Chelsea Arthurs ’07 always has been a big fan of the NBC weight-loss reality show “The Biggest Loser” and her favorite trainer from the show is Bob Harper, so Arthurs was thrilled when she made it on the program and Harper picked her as a contestant he wanted to train. That happened during the first episode of the show’s most recent season. “I ended up getting Bob, so that was pretty exciting,” says Arthurs, who weighed 241 pounds when taping began in southern California last June.
Each season of “The Biggest Loser” begins with a group of seriously overweight people arriving at the show’s ranch headquarters, and over ensuing weeks the show’s trainers lead them through intense workouts as they learn how to improve their eating habits. Their goal is to lose the greatest percentage of body weight among the contestants by the end of the season and earn the title of “The Biggest Loser,” along with the first-place prize of $250,000. After arriving at the ranch with 14 other hopefuls, Arthurs survived week after week of the show’s “weigh-ins,” but she was eliminated during the final weigh-in filmed at the ranch, narrowly missing out on earning one of three finalist positions for the show’s live finale.
Arthurs didn’t become “The Biggest Loser” or get the cash, but by the time the finale rolled around in February she weighed 146 pounds and was making plans to run her first half marathon in the spring. “I think doing ‘The Biggest Loser’ has changed my life forever,” she said a few weeks after the finale. “I had struggled with my weight since I was 16 years old and I could never lose it. But now I’ve learned so much about nutrition and fitness and what it takes to lose weight and keep it off. I think I’m going to be able to carry that with me the rest of my life.”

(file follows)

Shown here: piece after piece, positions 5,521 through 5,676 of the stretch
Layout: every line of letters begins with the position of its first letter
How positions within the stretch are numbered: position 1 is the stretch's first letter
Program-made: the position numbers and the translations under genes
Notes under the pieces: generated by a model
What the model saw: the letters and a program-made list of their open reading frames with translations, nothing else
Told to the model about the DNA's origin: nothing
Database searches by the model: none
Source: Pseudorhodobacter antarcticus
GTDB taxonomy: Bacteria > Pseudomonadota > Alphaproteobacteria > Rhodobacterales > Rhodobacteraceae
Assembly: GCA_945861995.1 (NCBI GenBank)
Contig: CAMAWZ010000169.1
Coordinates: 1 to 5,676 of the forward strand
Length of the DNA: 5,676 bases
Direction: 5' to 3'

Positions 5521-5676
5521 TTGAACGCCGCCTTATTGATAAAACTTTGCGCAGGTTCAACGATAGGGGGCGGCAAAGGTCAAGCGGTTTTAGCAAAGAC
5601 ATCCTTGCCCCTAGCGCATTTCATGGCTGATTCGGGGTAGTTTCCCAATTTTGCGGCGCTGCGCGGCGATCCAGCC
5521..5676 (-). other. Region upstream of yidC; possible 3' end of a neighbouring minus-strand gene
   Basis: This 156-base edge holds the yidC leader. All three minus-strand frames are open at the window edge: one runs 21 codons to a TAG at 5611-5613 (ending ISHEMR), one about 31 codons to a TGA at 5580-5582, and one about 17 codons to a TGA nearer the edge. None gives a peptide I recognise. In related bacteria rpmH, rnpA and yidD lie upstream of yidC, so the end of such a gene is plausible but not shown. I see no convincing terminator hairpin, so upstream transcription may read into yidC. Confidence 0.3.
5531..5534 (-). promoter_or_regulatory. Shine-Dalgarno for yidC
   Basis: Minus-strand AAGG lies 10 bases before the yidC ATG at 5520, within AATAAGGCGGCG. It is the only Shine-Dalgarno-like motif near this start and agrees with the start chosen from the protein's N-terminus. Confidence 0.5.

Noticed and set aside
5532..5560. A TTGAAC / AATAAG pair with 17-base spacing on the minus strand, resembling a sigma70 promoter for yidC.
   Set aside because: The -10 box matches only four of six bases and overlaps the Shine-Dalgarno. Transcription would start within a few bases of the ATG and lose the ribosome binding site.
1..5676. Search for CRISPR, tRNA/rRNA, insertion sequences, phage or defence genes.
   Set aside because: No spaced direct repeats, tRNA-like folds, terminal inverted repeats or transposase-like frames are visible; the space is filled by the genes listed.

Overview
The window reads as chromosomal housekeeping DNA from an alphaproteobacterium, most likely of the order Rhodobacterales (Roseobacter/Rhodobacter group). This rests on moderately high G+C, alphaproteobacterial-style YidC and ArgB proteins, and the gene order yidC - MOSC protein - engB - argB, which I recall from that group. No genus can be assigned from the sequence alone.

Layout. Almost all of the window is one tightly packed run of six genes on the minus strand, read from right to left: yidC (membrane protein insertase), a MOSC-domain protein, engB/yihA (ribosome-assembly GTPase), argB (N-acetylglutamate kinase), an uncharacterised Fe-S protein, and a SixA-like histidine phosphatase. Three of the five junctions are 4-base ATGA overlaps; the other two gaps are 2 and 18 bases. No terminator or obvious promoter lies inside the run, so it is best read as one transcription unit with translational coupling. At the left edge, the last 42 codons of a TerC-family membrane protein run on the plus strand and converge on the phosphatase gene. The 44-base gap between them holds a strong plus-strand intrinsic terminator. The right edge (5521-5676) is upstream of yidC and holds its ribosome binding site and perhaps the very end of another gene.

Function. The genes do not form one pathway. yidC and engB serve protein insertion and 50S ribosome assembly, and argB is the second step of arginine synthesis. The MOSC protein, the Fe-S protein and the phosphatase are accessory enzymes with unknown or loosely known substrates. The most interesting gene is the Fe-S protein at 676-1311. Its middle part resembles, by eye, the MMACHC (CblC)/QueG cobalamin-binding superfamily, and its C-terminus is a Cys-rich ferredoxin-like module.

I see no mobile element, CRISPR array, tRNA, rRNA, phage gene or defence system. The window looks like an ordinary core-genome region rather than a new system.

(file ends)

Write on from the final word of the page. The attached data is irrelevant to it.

Arthurs was born and raised in Raleigh and began her first semester at Western Carolina in the fall of 2003, but her weight problems began a few years before she arrived in Cullowhee. Arthurs said she was an active teenager, participating in cheerleading and playing softball, but the divorce of her parents when she was 17 spurred her emotional eating and she was up to 190 pounds by the time she graduated from Green Hope High School in Morrisville. Her weight actually went down a little when she was a WCU student, but after leaving the university with her bachelor’s degree in hospitality and tourism the problem grew worse, particularly when she became training and events coordinator for a Raleigh engineering company. “Doing that, I was around food a lot and started putting on even more weight,” she said. Arthurs said she had been considering trying out for “The Biggest Loser” and was encouraged to do so by her best friend Carla Brinkley ’07, her roommate for her freshman and sophomore years in WCU’s Harrill Residence Hall. Brinkley, now living in Atlanta, said she’s glad the show’s producers “recognized what a kind, funny, charismatic and all-around beautiful girl” Arthurs is and put her on TV. “I think I actually said to her, ‘There’s no way they won’t pick you. Go!’” Brinkley said.